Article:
on June 25, 2020 Retail Insights

Steve Jobs Loved Walking Meetings. Here's How to Make Them Effective

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There are many reasons to love walking meetings. Walking more -- and especially sitting less -- can help you avoid a wide variety of health issues, including Alzheimer's disease. Research shows that walking meetings increase both creativity and engagement.

And Steve Jobs, who knew a thing or two about how to run a meeting, swore by them.


If all this is enough to convince you that walking meetings are worth a try, but you've never done one before, here's how to get started.

1. Pick the right type of meeting.

Walking meetings are great, but only in the right circumstances. A status meeting where you gather your team together so they can report on what they're doing won't work as a walking meeting -- but might work great as a standing meeting. A detailed planning session won't work well either. On the other hand, a brainstorming session or a getting-to-know-you with a new employee or partner is perfect for a walking meeting. You may also be tempted to take someone for a walk if you have a difficult issue to discuss. That can be a good idea, but make sure that nothing in the conversation is confidential, since there's no way to guarantee privacy if you're out for a walk.

The fewer the participants, the easier it will be to handle a walking meeting, so limit yourself to meetings with one or at most two other people, at least until you get comfortable with the practice. And before you decide to have a walking meeting, consider the other participant or participants. Will he or she be comfortable walking for half an hour, or whatever meeting length you have planned? If you're in the slightest doubt about this, offer a choice of a walking or sitting meeting. In fact, it's probably a good idea to let participants choose between walking and sitting meetings, and to have a fallback location available in case the weather is uncooperative.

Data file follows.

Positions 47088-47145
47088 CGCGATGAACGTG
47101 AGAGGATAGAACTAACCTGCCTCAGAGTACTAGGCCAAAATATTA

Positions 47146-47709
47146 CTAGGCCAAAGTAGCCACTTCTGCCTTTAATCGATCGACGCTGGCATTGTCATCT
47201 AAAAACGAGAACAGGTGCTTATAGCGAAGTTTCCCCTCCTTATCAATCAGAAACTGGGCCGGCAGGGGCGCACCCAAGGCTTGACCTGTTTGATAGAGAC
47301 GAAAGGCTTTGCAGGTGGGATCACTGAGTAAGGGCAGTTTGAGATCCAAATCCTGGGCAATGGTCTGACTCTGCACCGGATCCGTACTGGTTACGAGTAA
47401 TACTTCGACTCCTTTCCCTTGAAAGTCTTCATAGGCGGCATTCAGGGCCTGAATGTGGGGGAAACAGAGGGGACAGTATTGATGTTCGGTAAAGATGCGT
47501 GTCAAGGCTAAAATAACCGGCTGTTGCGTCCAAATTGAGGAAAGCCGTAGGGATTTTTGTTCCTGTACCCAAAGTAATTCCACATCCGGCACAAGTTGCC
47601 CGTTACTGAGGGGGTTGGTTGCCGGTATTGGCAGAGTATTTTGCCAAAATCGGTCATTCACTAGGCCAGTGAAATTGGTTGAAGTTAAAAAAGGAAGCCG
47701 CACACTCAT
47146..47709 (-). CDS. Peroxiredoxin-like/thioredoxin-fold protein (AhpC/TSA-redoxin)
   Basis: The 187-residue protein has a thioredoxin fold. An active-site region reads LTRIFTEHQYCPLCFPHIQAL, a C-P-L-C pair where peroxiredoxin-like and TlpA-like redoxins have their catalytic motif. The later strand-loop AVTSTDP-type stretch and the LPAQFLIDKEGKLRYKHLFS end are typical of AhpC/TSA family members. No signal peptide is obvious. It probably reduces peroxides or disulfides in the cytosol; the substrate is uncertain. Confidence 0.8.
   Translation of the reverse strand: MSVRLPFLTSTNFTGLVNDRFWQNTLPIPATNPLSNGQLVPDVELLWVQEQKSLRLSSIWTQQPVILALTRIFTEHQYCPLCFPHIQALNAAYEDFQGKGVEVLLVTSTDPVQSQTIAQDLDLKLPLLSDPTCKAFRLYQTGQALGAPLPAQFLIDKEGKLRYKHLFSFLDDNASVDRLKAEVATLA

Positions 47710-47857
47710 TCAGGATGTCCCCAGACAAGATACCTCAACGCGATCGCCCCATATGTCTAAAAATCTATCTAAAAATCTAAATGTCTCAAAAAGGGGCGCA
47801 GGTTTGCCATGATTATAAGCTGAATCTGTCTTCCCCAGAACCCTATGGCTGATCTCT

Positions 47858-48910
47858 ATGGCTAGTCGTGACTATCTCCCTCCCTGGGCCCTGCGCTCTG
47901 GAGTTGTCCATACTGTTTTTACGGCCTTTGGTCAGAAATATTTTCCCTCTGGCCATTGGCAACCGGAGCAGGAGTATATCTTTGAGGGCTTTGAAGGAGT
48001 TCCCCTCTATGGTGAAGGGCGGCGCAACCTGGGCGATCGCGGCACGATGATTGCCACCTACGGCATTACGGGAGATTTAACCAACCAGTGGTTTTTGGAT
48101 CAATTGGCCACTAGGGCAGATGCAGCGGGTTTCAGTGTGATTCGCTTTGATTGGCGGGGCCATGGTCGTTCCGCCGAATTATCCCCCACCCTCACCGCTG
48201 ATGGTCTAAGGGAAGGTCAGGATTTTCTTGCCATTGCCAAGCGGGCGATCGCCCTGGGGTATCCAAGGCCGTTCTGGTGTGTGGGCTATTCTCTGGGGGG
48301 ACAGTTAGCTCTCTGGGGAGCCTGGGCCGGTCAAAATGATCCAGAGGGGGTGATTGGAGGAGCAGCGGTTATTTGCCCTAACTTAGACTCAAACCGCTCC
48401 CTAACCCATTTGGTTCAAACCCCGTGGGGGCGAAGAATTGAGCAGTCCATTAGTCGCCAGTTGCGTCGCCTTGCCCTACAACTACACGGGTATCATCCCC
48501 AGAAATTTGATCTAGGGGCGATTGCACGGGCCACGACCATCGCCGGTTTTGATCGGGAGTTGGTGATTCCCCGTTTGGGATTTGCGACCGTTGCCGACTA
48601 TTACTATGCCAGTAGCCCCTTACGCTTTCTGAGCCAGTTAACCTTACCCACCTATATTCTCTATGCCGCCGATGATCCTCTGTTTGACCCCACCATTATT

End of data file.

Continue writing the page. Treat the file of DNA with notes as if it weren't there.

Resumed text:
2. Send out advance notice -- and an agenda.

Like every meeting, a walking meeting should have an agenda, even if that agenda has only one item on it. Once you've decided exactly what you want to cover in your meeting, send that information to whomever you're meeting with, and make it clear that you would like to have a meeting while walking. Do this at least a day in advance so the other participant can bring the appropriate outerwear and footwear.

You should also plan in advance just where you are going to walk, and how long the walk will take. Keep in mind that since you'll be in an active discussion, you probably will cover less distance than you would if you were walking by yourself. Plan to set a pace that will be comfortable for all.


3. Leave yourself a little free time afterward.

If you can help it, don't come back from a walking meeting and head immediately into another meeting. Although you may take voice notes or speech-to-text notes while walking, you won't be able to write down as much information as you could if you were seated at a table. Ideally, you should have a few free minutes after the walking meeting to write down some notes about any information or ideas that came up during the meeting, and your impressions of the other participant, if appropriate.

You should also consider writing down any thoughts you had about meeting while walking, and anything you'd like to do differently next time. Because once you get started with walking meetings, you'll probably want to keep doing them.

Original Source

 

Matt Sherman

Creative Director at Spectas